Stay-at-home dads are scarce, but their numbers are on the rise
Fathers who take on the role of primary carer in couple families are a small but steadily growing group, with a report by the Australian Institute of Family Studies showing around 80,000 Australian families now have a stay-at-home dad at the helm.
While the overall number of stay-at-home fathers remains low, they are estimated to have risen from 68,500 (4.2 per cent) of couple families with children in 2011 to around 80,000 (4.6 per cent) in 2016, based on census figures — by comparison, there are 498,900 families with stay-at-home mothers.
Institute Director Anne Hollonds said this figure was comparable to countries like the US and Canada.
Stay-at-home dads by the numbers
- Stay-at-home dads are more likely to have only one child at home, and that child is likely to be older
- Stay-at-home dads are older (43 years) on average than fathers in stay-at-home mother families (38 years) and fathers in families where both partners work (41 years)
- One in 10 stay-at-home fathers are students
- There are more stay-at-home dads who are carers or have a disability
- Stay-at-home fathers tend to have lower levels of education than fathers in dual-working families but higher education levels than fathers in jobless families
- A relatively high percentage of stay-at-home fathers have lower levels of educational attainment than their spouse or partner, suggesting parents chose the arrangement because mothers have the greater earning capacity
"These stay-at-home fathers are a diverse group including dads with ill-health, a disability or who are out of work, as well as those choosing to stay home to care for children," Ms Hollonds said.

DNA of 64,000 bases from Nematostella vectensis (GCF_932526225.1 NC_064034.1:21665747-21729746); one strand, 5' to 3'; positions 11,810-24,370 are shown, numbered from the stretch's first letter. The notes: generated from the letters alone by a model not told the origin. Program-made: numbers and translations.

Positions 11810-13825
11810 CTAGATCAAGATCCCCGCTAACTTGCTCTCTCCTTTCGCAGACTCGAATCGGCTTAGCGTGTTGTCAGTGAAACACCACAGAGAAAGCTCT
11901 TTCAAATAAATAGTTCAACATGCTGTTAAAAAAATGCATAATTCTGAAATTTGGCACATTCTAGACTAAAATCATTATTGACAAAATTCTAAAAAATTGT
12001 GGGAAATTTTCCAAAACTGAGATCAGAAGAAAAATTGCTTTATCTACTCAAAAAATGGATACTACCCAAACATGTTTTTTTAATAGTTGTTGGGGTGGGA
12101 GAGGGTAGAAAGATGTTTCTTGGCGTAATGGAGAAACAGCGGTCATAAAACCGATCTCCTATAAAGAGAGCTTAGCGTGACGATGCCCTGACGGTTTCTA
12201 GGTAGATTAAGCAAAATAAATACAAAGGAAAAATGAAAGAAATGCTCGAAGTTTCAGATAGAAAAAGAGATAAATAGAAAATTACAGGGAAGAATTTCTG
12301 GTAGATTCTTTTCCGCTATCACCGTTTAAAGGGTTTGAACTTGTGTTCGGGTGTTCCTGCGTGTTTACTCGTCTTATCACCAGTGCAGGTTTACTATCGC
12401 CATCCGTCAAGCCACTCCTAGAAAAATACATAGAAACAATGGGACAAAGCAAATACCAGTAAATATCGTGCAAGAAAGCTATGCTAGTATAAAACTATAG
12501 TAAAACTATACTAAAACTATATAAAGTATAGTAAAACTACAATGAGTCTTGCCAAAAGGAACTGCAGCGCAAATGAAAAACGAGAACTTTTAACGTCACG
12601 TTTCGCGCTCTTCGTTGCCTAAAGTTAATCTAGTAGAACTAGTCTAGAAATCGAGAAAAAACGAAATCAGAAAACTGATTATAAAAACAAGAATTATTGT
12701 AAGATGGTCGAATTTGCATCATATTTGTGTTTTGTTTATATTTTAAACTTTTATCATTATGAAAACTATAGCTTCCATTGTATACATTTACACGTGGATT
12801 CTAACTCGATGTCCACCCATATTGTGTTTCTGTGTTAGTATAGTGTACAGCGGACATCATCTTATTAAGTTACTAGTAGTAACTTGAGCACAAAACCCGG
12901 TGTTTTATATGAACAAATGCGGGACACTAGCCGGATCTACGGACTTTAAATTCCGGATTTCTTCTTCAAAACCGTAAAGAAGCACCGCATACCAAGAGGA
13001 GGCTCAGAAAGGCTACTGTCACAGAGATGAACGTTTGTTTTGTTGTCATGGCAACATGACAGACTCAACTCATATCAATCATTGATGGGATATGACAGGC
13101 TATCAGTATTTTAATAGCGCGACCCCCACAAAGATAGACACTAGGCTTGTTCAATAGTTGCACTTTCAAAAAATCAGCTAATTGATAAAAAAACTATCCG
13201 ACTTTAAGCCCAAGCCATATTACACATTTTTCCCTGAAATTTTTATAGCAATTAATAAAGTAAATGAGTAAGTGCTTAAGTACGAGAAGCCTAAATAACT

"They come to the role for many different reasons and their families are generally not the same as stay-at-home mother families, simply with the main caring role reversed.
"Compared to mothers at home, stay-at-home dads tend to be older, with older children."
Father-of-two Rhys Allen took time off work to care for his first child, and then decided to become a stay-at-home father after his second child was born.
He said he thinks lots of men miss out on the early part of their children's' lives.
"If it's just convention and tradition that is stopping you, then absolutely consider it because it's the best experience, I think, a guy can have.
"[Stay-at-home fathers are] very privileged to be able to have the little kids around and watch them grow.
"I think, you know, so many guys miss out on that part of the kids' lives."
Stereotypes can make it difficult
Senior research fellow at the Australian Institute of Family Studies, Dr Jennifer Baxter, said there were many reasons why very few men choose to become primary carers.
"We still do have very strong gender stereotypes around caring that no doubt do make it difficult for some dads," she said.
Dr Baxter also said more families now have both parents in work and need flexibility to help juggle their work and caring responsibilities.
"When we look at research on mums, we know that mums get a lot out of work, not just the income. There's a lot of enjoyment and status and stimulation from work.
"Dads are the same and so we don't necessarily expect to see massive increases in dads taking a really long time out of work to care for children.
"What we would wish to see, is [fathers] taking up more flexible work arrangements, reducing their hours a bit."
Co-director of the Women, Work and Leadership Research Group at the University of Sydney's Business School, Professor Rae Cooper, said gender stereotypes can prevent some men from spending more time at home.
"Whilst we are having some changes in the workforce around the expectations of what we can access in terms of flexibility, unfortunately things are still moving very, very slowly and are not catching up with our attitudes and our hopes and dreams about what we can access at work."
Dr Baxter said employment policies can support families who do want to go down this path by providing opportunities for fathers to take time out of employment or make use of flexible work arrangements.
"Even if such policies do not result in fathers taking an extensive period of time out of employment, or if they result in fathers reducing hours rather than leaving work altogether, they send the signal that it is acceptable for fathers to modify their work arrangements to take a shared role in caregiving," she said.